As far as malware goes, ransomware poses one of the biggest threats to businesses today, costing an estimated 2.4 million per year.
Infection occurs through email phishing, in which the attacker sends an unwitting target a seemingly innocuous email embedded with a malicious link which installs malware when clicked.
Once installed, ransomware will begin encrypting files and/or entire drives, rendering them useless to the user. Once data has been encrypted, the victim receives a notice demanding that they pay a fixed sum to receive the key. If the fee is not paid, access to their files and drives will be lost.
According to Sonicwall the number of attempted ransomware attacks skyrocketed in 2016, increasing to 634.2 million from 3.8 million in the year previous. Even the most conservative estimates expect this number to double in 2017.
There are a few factors that contributed to such a huge jump. The first is simply a greater availability of the software to carry out such attacks, which are now being sold for a cut of all ransoms paid.
The second is the increased reliance on internet connected systems, resulting in more potential targets for attackers. For example, an Austrian hotel was recently forced to pay $2,000 after a ransomware attack disabled it's internet managed lock system, locking all guests inside their rooms.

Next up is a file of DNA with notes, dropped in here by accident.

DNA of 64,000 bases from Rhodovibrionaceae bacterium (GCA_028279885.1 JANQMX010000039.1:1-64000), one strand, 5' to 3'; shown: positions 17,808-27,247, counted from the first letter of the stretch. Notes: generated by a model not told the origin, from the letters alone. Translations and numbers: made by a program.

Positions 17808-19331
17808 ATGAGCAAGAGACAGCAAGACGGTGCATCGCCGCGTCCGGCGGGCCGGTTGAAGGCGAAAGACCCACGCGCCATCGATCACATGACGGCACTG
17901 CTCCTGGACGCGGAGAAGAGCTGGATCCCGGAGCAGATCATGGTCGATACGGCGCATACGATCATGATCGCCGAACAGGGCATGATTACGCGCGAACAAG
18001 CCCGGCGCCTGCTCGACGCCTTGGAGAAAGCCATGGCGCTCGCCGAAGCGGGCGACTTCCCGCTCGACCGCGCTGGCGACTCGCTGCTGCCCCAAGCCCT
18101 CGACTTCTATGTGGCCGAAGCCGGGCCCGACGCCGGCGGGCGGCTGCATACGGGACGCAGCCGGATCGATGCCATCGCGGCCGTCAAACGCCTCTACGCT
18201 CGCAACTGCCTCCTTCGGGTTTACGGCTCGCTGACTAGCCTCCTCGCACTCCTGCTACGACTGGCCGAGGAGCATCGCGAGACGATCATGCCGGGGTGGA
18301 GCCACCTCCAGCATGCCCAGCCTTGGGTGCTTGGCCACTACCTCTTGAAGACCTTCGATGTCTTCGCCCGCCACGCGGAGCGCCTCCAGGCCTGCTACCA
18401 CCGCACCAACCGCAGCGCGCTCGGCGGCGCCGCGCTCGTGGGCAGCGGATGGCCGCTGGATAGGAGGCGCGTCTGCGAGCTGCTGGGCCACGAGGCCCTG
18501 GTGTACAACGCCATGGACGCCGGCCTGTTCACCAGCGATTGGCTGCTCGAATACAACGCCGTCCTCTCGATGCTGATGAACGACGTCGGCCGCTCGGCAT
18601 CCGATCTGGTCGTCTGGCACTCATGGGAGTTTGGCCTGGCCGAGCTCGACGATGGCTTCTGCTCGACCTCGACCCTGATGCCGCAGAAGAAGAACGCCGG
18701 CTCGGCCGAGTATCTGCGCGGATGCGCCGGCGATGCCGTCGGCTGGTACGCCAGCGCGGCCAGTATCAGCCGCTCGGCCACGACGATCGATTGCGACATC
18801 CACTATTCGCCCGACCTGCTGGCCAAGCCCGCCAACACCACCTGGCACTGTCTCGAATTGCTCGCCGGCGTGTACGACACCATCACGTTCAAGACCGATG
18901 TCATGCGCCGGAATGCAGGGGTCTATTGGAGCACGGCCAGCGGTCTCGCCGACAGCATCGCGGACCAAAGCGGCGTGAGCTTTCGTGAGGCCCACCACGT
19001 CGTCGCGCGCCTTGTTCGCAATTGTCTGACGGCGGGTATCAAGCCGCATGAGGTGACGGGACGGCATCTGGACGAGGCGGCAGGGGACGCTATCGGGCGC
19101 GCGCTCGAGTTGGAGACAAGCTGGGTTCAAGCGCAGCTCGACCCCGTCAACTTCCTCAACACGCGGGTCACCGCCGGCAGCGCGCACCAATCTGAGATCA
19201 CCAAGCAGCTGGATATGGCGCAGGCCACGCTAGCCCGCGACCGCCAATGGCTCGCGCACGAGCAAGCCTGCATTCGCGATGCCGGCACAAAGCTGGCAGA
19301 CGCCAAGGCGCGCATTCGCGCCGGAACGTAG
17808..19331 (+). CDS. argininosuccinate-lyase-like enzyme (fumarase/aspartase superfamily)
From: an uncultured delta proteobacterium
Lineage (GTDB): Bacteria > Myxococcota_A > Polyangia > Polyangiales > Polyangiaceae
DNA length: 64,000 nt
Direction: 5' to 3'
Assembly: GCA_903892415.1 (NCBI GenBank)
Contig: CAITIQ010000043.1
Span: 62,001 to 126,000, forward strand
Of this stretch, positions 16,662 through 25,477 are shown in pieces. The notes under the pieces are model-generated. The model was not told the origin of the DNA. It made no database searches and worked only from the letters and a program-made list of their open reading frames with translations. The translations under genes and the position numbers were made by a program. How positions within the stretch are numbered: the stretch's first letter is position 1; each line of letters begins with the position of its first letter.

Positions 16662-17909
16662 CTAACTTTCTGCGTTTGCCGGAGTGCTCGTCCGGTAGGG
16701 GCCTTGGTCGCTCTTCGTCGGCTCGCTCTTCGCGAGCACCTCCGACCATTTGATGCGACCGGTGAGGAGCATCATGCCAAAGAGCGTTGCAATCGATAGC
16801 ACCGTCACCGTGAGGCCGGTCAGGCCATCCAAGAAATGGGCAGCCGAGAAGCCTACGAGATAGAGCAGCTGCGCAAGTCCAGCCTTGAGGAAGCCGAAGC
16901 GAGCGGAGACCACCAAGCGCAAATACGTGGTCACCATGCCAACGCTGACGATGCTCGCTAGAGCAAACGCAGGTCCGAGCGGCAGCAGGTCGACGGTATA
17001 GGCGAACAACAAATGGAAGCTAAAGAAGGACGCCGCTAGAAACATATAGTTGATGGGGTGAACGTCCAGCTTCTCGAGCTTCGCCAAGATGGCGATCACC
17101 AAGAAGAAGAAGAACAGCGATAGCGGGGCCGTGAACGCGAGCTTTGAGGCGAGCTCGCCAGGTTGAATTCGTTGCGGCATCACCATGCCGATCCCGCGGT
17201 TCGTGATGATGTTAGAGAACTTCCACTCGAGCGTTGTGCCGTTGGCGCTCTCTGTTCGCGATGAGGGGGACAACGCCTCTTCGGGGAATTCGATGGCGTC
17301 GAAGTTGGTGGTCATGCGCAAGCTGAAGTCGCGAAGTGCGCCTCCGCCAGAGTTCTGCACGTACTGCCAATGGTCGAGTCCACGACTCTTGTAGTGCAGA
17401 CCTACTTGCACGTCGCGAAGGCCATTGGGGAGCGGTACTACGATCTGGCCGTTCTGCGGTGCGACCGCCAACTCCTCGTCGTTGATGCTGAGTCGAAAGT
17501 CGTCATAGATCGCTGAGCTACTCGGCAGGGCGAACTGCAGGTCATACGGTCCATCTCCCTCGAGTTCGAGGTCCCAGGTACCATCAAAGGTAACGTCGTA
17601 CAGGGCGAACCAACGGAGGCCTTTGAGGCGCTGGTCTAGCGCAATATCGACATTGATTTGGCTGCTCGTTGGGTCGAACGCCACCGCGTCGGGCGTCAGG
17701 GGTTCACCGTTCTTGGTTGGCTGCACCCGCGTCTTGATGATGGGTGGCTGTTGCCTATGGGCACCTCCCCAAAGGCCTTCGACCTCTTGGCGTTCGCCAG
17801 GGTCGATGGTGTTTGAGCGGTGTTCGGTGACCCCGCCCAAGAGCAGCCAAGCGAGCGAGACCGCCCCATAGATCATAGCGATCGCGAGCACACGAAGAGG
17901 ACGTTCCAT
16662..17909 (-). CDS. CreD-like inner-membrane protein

Despite these seemingly super-villain inspired plots, the risks and consequences of ransomware for businesses remains largely the same; losing access to critical data. And besides coughing up hefty sums of cash (encryption keys are reported to actually work only 60% of the time), there are few alternatives in the face of an infection spreading through your systems.
The sad truth is that once files are encrypted there is no way to fix them. Due to this, the best way to restore data is from backups. As such, it is critically important that businesses have a redundancy plan in case operations are disrupted or outright halted due to a malware attack.
Even then, the technology of ransomware is continuing to advance, in some cases being programed with the ability to spread into backups that are not properly isolated or protected. This creates a scary situation for administrators, who then have few options in the face of infection.
Last month, however, Microsoft unveiled new security controls to the Azure Backup utility that work to prevent this from happening. In order to access Azure backups by any means, a unique security PIN is required from the administrator. This means that in order for ransomware to spread into the backup, an administrator will be alerted that their PIN is required and will be alerted to the attack.
Furthermore, the service also retains previously deleted backup data for 14 days. So in the rare event that backup data does become compromised due to a ransomware attack, unaffected copies can still be restored following a system wipe.
While tools such as these are certainly an asset in preventing major financial losses to any company, it is important to remember that ransomware attacks are 100% preventable. As mentioned, the majority of cyber attacks are caused by preventable user errors such as clicking the wrong link in an email or visiting a compromised website. It just comes down to educating your users on proper email etiquette and how to spot a phishing email. For your convenience, we posted a helpful guide in a previous blog post.